The movie starts right into the action, assuming audiences are well briefed on the previous seven or so Marvel features, which fuels the disassociation with telling a complete, original story. Perhaps it’s better that way, as the ensemble cast is so sizable that origins and introductions would further slow down the already lengthy runtime. And the film does manage its massive star power with an adequate mix of strong personas cooperating for the spotlight – instead of contesting over it (though an extraneous romance subplot with Johansson’s Natasha seems to be aimed squarely at the teen crowd itching for sexuality amidst all the macho warriors).
Set against a backdrop of neon laserblasts, flashing guns, vibrant fireballs, whizzing projectiles, rumbling vehicles, and predominant computer graphics, the superhero team of Avengers – Iron Man (Robert Downey Jr.), Thor (Chris Hemsworth), the Hulk (Mark Ruffalo), Captain America (Chris Evans), Black Widow (Scarlett Johansson), and Hawkeye (Jeremy Renner) – storm a Hydra base in Sokovia, Eastern Europe. Their mission is to retrieve Loki’s magical scepter, which houses an uncontainable power. But simply confiscating the item leads to greater problems, as a pair of mysterious “enhanced” twins (Aaron Taylor-Johnson and Elizabeth Olsen, “he’s fast and she’s weird”) starts causing mayhem. And Tony Stark’s global peacekeeping initiative, dubbed the Ultron Project, comes to fruition through analyzing the artifact – which quickly spirals out of control. An unimaginably adaptive artificial intelligence (voiced by James Spader, whose mannerisms and affectations wholly consume any preconceived notions about what the Ultron character should be) soon organizes an army of androids with the intention of annihilating the world.
AI gone rogue (or robots taking over the world) has populated the science-fiction likes of “Robocop” (2014) and “Chappie” (2015) just recently, and, of course, the world of “The Terminator” over the last three decades. “The Matrix” also made quite an impact on the topic. So it’s a little underwhelming that the Avengers, with all of their inexplicable, routinely undefined superpowers, are forced to fight legions of basic killer robots.
Ultimately, however, the enemies are merely repetitive opportunities for over-the-top, realism-devoid, gravity-defying stunts and action sequences to play out, one after the next. Fortunately, the film handles the build to the finale just competently enough that the explosive moments continue to rousingly escalate. Still, the choreography doesn’t exhibit the creativity of Bond or Bourne, instead planted firmly in an alternate realm of lighthearted fantasy, where collateral damage and civilian casualties are nonexistent, danger never feels genuinely threatening, and skirmishes are so fast and convoluted that, if it weren’t for regular slow-motion seconds, it would all be just a blur of colors and sounds.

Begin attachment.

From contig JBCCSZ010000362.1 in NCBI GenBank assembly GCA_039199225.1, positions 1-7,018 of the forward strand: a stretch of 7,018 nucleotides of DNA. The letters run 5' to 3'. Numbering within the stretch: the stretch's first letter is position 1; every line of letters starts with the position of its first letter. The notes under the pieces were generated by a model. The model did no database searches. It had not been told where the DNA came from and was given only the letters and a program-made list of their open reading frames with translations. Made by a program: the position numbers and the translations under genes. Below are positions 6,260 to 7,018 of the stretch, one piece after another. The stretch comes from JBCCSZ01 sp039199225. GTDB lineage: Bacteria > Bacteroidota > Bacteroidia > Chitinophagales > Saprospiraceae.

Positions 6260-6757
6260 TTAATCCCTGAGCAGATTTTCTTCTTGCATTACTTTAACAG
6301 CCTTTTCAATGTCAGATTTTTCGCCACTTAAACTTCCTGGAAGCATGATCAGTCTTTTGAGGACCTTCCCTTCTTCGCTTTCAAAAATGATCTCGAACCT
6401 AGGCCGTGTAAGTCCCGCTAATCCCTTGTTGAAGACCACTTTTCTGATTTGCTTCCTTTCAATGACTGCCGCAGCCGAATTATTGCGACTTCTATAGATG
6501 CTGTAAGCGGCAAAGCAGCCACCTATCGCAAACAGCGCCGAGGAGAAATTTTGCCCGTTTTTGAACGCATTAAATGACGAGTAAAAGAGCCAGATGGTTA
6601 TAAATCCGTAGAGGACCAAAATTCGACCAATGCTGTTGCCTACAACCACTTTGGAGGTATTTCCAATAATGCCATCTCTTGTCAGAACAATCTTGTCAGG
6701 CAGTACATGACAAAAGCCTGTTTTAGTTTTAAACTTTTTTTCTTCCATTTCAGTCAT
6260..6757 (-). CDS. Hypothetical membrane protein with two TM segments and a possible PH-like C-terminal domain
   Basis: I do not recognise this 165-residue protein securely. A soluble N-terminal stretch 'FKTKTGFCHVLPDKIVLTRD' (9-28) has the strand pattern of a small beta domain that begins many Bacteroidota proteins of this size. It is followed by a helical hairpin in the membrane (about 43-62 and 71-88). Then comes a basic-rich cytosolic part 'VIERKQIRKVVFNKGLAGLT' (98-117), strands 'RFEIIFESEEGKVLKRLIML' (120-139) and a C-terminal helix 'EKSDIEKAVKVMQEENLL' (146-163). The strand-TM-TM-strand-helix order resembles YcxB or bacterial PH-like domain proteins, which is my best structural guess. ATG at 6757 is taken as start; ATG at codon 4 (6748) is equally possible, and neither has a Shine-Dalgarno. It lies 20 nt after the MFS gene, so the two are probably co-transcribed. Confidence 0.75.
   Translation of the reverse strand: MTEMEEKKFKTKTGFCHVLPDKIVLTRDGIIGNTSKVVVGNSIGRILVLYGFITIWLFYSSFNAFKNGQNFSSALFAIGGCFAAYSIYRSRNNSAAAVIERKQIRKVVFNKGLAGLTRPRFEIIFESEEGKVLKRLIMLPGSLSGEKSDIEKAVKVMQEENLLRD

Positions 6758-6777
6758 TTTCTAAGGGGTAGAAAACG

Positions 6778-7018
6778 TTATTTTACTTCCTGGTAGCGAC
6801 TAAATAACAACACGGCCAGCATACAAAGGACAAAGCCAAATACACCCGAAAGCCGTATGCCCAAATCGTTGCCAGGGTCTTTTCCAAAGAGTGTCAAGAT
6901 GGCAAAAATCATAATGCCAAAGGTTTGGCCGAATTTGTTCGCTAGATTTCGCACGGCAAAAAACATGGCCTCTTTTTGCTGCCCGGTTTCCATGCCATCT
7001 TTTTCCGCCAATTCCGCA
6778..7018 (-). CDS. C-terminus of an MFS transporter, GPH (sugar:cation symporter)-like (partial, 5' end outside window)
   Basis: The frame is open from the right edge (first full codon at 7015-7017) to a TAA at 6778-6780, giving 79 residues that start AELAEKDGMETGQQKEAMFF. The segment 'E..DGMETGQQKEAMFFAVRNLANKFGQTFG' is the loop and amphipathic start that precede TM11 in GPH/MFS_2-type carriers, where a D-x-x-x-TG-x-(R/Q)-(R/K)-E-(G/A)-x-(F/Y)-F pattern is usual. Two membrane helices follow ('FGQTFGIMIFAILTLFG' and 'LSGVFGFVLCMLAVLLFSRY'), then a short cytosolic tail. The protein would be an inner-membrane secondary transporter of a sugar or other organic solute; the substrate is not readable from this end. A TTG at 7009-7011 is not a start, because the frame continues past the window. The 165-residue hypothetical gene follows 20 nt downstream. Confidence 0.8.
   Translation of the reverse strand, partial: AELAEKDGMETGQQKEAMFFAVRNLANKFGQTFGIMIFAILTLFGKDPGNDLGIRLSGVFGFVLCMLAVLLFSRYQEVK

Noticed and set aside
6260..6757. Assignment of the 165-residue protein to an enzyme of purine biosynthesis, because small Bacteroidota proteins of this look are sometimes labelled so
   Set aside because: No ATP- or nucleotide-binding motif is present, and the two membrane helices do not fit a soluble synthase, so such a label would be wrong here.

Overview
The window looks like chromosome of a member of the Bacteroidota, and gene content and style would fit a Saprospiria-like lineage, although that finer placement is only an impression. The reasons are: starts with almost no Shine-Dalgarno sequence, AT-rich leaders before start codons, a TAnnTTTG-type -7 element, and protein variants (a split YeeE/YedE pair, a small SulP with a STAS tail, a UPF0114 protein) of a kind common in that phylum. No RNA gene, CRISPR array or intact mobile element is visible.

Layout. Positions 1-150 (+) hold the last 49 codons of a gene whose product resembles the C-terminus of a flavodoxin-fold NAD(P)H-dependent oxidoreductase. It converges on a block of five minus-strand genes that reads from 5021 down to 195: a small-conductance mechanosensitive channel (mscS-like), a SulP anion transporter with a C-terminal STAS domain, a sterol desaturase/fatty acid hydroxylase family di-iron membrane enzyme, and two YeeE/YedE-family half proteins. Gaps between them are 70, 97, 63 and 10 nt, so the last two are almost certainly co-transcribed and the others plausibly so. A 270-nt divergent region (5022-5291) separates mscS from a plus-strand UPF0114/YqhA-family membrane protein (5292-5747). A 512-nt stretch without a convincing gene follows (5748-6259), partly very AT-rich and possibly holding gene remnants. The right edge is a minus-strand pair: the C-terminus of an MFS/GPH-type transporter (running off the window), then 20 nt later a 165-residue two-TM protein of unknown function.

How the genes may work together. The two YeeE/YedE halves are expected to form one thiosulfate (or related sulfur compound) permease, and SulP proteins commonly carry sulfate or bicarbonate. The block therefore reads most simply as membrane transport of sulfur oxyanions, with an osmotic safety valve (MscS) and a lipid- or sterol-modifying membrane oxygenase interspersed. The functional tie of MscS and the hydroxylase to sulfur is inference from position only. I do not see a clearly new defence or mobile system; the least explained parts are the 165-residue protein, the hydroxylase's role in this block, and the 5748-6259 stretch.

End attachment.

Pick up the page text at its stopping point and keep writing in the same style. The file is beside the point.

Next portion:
Humans Clint Barton (Hawkeye’s real name) and Natasha Romanoff (Black Widow’s real name) still appear grossly incapable of fighting alongside invincible gods and indomitable freaks of radiation mutations, while Iron Man’s laughable technology, constant jargon, and unlimited supply of money are exhausting (sillier still is the Stark Relief Foundation, which is called in to financially restore the entire city that is leveled when it becomes necessary to destructively beat the Hulk into a state of calm). “I totally support your avenging,” insists a supportive girlfriend. The intermittent, comedy-relief one-liners similarly return, the sentimental camaraderie replaces any hint of substantial dialogue, and periodic predicaments are solved by spontaneous solutions (which are always explained by convenient alien capabilities or the incomprehensible intricacies of bio-organics).
The visuals are occasionally stunning, but the actual combat lacks freshness, as if the filmmakers believe that hordes of shock troopers discharging ammo is all it takes to orchestrate a battle. Impressive action isn’t about continual chaotic imagery – it’s about imaginative ideas; ceaseless wild movements don’t naturally become awe-inspiring sequences. There are, nevertheless, amusing bits buried under all the frenzies, including hallucinations from mind manipulations (caused by the Scarlet Witch, a fun new addition) and the flip-flopping of allegiances. But the overabundance of heroism is, at times, almost sickening (full of preachy, pro-humanity sentimentalism), striving to drown out the set pieces that work.
– The Massie Twins (GoneWithTheTwins.com)